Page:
Your soul is mine.

Forget you, Forgotten Fairy Tales, forget you

Full disclosure: I’ve studied fairy tales. Wrote my Master’s thesis on fairy tales. So when I downloaded the second game in the Forgotten Fairy Tales Series, I was a little curious as to what kind of stories were going to be featured. How would the game makers approach different folklore? Would the stories be mostly European in origin or would they plum the depths of our collective human creativity and reach beyond Perrault and the Grimms?

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These are actually my hands, in the game, trying to hold this nonsense at bay.

Boy, those questions were a waste of time. So was this demo of The Forgotten Fairy Tales: Canvases of Time. The story line bored me from the moment is started, sprinkled with “Alice Carpenter’s” stilted and far-too-cheerful voice acting: “Hello Queen of Creation,” she says like she’s running late for a fucking parent-teacher conference. The villain hisses and gargles his dialog like he’s woken up with a case of pebble-throat, and the elf goes from high-pitched crying to some butter-smooth cooing. “You saved me a second time…” I shuddered. Blech.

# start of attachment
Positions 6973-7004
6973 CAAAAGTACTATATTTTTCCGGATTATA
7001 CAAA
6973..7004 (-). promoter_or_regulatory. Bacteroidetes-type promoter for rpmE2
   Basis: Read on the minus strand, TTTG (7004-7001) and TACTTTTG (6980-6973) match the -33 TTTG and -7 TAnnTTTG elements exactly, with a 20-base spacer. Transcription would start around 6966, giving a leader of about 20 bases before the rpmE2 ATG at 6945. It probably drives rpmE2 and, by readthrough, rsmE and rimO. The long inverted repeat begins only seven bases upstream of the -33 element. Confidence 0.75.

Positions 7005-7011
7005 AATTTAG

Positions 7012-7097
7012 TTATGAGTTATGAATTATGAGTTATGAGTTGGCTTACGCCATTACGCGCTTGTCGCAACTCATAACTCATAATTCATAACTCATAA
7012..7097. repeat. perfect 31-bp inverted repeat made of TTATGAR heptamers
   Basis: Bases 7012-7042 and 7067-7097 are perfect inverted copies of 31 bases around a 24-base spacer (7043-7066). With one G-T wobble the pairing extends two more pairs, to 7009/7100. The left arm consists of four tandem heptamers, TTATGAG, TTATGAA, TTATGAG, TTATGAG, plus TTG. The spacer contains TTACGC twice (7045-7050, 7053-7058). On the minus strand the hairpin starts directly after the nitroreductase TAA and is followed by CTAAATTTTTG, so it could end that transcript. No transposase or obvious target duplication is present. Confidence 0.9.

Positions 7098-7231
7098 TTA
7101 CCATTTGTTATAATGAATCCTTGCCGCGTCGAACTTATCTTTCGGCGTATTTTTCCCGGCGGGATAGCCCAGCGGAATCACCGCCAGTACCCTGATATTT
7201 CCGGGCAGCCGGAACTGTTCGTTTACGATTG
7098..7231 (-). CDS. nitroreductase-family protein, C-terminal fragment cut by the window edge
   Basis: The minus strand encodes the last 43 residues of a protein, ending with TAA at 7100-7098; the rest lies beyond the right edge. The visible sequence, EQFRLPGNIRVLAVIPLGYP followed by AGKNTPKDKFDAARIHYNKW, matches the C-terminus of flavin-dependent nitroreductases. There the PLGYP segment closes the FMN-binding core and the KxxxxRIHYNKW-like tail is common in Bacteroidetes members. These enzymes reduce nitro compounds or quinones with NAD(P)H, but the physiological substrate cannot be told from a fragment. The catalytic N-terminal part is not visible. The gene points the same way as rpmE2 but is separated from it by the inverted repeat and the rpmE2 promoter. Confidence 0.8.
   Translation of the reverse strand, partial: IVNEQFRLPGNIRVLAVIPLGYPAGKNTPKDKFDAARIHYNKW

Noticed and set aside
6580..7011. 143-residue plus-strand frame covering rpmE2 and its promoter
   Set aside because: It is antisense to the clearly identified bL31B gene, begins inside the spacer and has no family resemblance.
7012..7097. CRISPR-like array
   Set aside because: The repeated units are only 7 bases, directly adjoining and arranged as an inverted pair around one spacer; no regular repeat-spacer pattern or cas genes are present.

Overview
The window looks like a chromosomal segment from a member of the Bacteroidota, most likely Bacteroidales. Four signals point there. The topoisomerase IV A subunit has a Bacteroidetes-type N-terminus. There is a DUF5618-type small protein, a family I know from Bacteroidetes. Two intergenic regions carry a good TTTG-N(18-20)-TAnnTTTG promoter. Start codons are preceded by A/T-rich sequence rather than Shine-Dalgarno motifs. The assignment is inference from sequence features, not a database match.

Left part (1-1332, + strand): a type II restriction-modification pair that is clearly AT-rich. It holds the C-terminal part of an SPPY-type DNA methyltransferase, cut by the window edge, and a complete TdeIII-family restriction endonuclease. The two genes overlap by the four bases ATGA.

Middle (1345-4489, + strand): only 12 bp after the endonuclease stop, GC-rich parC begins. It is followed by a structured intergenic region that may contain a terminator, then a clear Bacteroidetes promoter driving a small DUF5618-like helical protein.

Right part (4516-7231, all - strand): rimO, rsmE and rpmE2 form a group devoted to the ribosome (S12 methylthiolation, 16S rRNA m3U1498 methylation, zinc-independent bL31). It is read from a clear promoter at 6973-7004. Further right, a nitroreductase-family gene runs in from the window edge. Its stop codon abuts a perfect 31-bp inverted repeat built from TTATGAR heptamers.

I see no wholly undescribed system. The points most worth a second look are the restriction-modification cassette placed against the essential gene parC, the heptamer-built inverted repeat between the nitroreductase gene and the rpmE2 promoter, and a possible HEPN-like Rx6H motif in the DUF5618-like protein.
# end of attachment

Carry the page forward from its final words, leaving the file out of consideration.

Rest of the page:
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Fiverr, probably.

The game play is your standard find, collect, walk back-and-forth, match, blah. The only interesting moments come from reanimating the golem – the least stony of all the acting – and creating a new lens through the magic of smeltery! The game’s protagonist, Alice Carpenter, is a folklore lecturer and, since she’s currently trapped in some Biff Tannen alternate fairy tale timeline, I’ll be more than happy to take over her classes.

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“Welcome to the Biff Tannen Museum! Dedicated to Hill Valley’s #1 Citizen. And America’s greatest living folk hero. The one and only Biff Tannen.”

Assignment number one: 289 words on why this is a bad game.

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